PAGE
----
Stuffed sole fillets and honey glazed new turnips
For this recipe, I wanted to use those beautiful white baby turnips, with their beautiful greens, bought at the farmers' market. Just to give you a hint, you can eat them raw, like a radish without the pepperiness, they are sweet and delicious.
But I was also, very remotely and freely, inspired by the fillet of sole stuffed with crayfish recipe by 3-star chef Éric Fréchon... A very sophisticated recipe involving crayfish, lobster coral powder, fine chicken stuffing with morels, a lightly creamed fish bone reduction, using sous-vide to firm up his stuffed fillet (ftr, this is the very first time that I saw a recipe by a 2 or star chef using sous-vide apart from stocking purposes, and it is not for cooking)… Probably one of the most sophisticated recipe I have even seen. So, obviously, my goal was not to replicate, or even, to try to mimic it. I was just interested in the sole fillet stuffing process, which I adapted with my own means (freezing instead of sous-viding…). Although the results has obviously nothing to do with the original Fréchon’s recipe (see, “pour le plaisir des yeux”, the picture below), I enjoy this dish a lot: the mushroom-sorrel-turnip green-goat cheese stuffing was perfect to enhance the delicacy of the sole fillets, and the glazed turnips were like… bonbons!!!
Definitely one of what I call my “wow dishes”, where the taste overcome my own expectations!
Levels of difficulty
Ingredients 2 servings
§ 4 sole fillets
§ 8 (or more!) baby turnips with their greens
§ A big handful of sorrel leaves
§ An assortment of mushrooms (here, beech, portobello, shitake) finely shopped
§ 1 shallot
§ ¼ red onion, roughly cut
§ 2 tbsp. of honey
§ 1 cup of goat milk (or normal milk)
§ 1 oz. of fresh goat cheese
§ 1 egg
§ Grated lemon rind
§ Piment d’Espelette
§ Edible flowers
1. Honey glazed turnips
§ Remove the greens from the turnips, and separate the leaves from the stems
§ Make a quick (or improvised!) broth with the stems, the onion, the mushroom stems, and any other broth flavoring ingredients you may have (carrots, celeriac, celery…)… or use a ready-to-use vegetable broth
§ Brush vigorously the turnips. Normally, such “young” turnips don’t need to be peeled. This was the case here. Otherwise, peel them. Keep them whole.
§ Heat a generous quantity of butter in a pan till it becomes foamy and keep it at this texture and temperature. Add the turnips and cook/coat them in this butter for a couple of minutes. Add 1 tbsp. of honey and keep cooking/coating for another couple of minutes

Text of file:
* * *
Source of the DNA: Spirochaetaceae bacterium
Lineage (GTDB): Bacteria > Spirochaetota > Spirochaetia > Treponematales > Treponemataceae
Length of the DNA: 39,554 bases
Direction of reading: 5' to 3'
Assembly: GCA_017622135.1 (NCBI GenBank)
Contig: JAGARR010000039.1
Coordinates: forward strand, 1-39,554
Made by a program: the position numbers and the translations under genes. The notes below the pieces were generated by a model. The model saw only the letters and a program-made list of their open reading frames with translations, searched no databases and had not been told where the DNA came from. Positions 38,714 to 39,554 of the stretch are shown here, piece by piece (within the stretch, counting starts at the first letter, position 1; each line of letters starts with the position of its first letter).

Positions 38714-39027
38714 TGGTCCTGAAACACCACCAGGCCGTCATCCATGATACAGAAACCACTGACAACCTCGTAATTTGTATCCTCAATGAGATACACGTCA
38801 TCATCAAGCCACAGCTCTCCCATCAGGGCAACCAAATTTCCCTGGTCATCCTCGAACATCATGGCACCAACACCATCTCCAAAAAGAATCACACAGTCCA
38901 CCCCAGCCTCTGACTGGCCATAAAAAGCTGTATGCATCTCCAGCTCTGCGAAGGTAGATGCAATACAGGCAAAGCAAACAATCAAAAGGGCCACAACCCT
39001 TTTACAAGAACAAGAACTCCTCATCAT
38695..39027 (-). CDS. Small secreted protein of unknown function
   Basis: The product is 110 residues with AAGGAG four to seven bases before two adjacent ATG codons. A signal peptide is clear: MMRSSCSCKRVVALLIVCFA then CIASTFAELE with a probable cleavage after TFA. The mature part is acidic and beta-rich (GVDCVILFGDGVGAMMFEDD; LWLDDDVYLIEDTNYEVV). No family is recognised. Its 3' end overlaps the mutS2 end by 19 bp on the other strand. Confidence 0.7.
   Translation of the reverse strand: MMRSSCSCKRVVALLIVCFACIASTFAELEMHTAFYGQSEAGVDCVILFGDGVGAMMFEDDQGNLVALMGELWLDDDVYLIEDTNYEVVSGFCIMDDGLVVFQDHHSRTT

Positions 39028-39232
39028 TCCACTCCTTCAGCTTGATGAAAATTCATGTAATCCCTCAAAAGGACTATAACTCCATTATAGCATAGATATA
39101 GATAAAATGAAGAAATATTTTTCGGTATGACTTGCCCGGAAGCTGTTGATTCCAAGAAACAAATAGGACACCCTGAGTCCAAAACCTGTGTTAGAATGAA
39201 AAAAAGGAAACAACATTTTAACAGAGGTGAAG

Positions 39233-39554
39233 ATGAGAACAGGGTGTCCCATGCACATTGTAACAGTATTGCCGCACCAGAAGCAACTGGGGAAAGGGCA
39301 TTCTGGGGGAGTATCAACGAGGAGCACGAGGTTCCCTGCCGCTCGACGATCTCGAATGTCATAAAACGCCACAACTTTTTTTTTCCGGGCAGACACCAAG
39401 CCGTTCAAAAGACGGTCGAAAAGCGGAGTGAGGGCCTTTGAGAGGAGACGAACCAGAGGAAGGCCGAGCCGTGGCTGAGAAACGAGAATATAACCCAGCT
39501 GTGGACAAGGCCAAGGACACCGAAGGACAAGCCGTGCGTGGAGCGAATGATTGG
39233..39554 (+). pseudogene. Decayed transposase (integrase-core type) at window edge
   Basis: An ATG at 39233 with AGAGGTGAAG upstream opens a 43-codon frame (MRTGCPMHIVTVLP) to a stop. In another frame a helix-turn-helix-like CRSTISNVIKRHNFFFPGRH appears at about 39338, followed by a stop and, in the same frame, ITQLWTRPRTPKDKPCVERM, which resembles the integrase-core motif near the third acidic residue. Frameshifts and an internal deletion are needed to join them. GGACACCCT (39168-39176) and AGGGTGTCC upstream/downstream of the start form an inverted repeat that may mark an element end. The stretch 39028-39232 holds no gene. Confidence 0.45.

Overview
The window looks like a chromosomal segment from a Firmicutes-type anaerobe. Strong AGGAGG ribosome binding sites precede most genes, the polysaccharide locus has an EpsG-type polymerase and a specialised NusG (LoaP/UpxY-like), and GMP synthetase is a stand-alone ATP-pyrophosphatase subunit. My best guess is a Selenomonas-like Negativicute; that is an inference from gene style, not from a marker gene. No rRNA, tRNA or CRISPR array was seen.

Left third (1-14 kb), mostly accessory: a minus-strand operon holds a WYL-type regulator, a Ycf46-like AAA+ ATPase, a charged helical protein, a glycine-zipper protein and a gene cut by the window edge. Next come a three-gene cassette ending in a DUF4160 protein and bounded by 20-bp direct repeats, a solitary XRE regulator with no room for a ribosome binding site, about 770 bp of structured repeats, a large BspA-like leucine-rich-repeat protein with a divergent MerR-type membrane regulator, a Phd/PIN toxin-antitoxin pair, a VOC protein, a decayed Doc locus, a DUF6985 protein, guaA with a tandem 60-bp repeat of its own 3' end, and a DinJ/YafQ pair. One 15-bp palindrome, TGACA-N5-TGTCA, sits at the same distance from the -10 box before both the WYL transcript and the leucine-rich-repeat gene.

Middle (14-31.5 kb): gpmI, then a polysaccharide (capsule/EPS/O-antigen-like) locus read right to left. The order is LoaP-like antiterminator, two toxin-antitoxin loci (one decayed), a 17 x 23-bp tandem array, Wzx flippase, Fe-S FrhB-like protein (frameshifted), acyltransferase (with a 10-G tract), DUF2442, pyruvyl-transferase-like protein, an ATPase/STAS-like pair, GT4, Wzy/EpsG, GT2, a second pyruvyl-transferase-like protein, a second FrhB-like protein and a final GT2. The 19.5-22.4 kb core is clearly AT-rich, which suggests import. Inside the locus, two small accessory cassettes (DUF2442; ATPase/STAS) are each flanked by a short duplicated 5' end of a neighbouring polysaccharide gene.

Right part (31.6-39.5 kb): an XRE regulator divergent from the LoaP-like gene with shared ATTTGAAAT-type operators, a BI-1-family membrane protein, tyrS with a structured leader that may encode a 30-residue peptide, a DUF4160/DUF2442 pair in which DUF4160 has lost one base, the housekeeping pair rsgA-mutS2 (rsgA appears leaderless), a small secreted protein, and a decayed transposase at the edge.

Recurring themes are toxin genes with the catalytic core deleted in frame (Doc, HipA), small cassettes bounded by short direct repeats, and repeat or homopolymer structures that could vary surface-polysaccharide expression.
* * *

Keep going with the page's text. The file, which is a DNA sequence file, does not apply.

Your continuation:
§ Add the broth so that it covers around 2/3 of the turnips. Make a parchment circle, with a chimney in its center, of around the size of your pan. Place it on top of the turnips, and let simmer/reduce, just turning regularly the turnips. Simmer for around 20/30 minutes (depending on the size of the turnips) or when the turnips become tender in their center
§ Remove the possible remaining broth, leaving only the quantity to cover the bottom of the pan, add the second tbsp. of honey and a tbsp. of butter, and let reduce, coating regularly the turnips into this “juice”. When it is quasi reduced, add a tbsp. of water to finish the glazing. Reserve the turnips and the glazing.
2. Stuffed sole fillets
§ Salt the sole fillets and keep them in the fridge for one hour so that their flesh firm up
§ Make a duxelles of mushrooms (beech, portobello, shitake) and gently sauté it in "foaming" butter with shallots
§ Blanch the turnip leaves in boiling water for less than 1 minute, then plunge them in iced water; poach the sorrel leaves in lukewarm milk (maybe 160 F), the important thing being not to boil the milk otherwise the sorrel will turn khaki. In this mixture, the sorrel leaves bring their acidity and the turnip leaves help fixing the green color while, surprisingly enough, bringing some sweetness. Mix the turnip greens and the sorrel together in a blender. Strain those greens, keep the “green juice” and the equivalent of 1 or 2 tbsp. of the “green purée” for a sauce later on. Mix the rest of the “green purée” with the goat cheese.
§ Add the green purée to the duxelles, adjust the seasoning (pepper and salt, moderately, as the sole fillets are salted) add an egg white (keep the yolk), and let cool down
§ Put a fillet on a cling film, spread a strip of the mushroom filling on it, place another fillet on top, wrap tightly the whole in the film and make two tight knots at both ends. Reserve 5 to 10 minutes in the freezer to firm it up.
§ Steam those wraps above boiling water for 10 minutes or in a preheated steaming oven at 375 for 15 minutes, and let rest for a few minutes… in order not to burn yourself when opening the wrap.
3. Sorrel and turnip leaves “green” sauce
§ Mix the spared green purée and green juice in a blender to give it smooth coulis texture
§ Put it in a pan and heat it up to reduce it a bit if it is too liquid, adjust the seasoning
§ Out of the burner, add the yolk to the sauce and stir/whisk it vigorously
4. Plating (as an example)
§ With a brush, make a green strip on the plate with the green sauce
§ Plate the stuffed fillets on the strip
§ Placed the honey glazed turnips on the green strip, aligned with the fillets (2+2 or 3+1)
§ Disposed a few edible flowers here and there
|Fillet of sole stuffed with crayfish by Éric Fréchon|
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